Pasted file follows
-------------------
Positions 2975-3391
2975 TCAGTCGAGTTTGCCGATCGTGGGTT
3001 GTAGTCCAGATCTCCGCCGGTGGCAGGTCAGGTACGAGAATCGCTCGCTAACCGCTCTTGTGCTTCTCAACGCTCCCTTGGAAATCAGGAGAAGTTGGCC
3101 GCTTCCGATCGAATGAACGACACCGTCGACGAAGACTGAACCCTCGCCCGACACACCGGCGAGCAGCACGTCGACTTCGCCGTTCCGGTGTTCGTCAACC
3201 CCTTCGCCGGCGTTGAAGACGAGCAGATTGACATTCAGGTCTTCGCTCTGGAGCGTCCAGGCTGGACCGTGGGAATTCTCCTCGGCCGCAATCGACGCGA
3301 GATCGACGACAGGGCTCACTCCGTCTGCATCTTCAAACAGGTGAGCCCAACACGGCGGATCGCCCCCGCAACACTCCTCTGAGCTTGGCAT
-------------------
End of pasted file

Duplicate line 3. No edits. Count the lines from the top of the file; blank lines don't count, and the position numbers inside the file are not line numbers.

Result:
3001 GTAGTCCAGATCTCCGCCGGTGGCAGGTCAGGTACGAGAATCGCTCGCTAACCGCTCTTGTGCTTCTCAACGCTCCCTTGGAAATCAGGAGAAGTTGGCC